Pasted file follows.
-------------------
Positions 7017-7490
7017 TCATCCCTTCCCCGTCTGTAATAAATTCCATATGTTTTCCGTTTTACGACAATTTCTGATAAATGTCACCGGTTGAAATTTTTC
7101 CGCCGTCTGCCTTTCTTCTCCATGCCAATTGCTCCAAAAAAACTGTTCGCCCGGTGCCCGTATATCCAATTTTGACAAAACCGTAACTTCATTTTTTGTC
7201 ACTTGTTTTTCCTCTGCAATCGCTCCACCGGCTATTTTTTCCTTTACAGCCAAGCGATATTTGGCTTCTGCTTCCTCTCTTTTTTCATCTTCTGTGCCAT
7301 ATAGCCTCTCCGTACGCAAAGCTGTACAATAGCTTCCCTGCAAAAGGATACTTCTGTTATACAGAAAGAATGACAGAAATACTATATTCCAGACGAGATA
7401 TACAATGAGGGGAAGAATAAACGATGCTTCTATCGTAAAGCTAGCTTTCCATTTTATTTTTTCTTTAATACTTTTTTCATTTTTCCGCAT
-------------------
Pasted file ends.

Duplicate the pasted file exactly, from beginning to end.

Positions 7017-7490
7017 TCATCCCTTCCCCGTCTGTAATAAATTCCATATGTTTTCCGTTTTACGACAATTTCTGATAAATGTCACCGGTTGAAATTTTTC
7101 CGCCGTCTGCCTTTCTTCTCCATGCCAATTGCTCCAAAAAAACTGTTCGCCCGGTGCCCGTATATCCAATTTTGACAAAACCGTAACTTCATTTTTTGTC
7201 ACTTGTTTTTCCTCTGCAATCGCTCCACCGGCTATTTTTTCCTTTACAGCCAAGCGATATTTGGCTTCTGCTTCCTCTCTTTTTTCATCTTCTGTGCCAT
7301 ATAGCCTCTCCGTACGCAAAGCTGTACAATAGCTTCCCTGCAAAAGGATACTTCTGTTATACAGAAAGAATGACAGAAATACTATATTCCAGACGAGATA
7401 TACAATGAGGGGAAGAATAAACGATGCTTCTATCGTAAAGCTAGCTTTCCATTTTATTTTTTCTTTAATACTTTTTTCATTTTTCCGCAT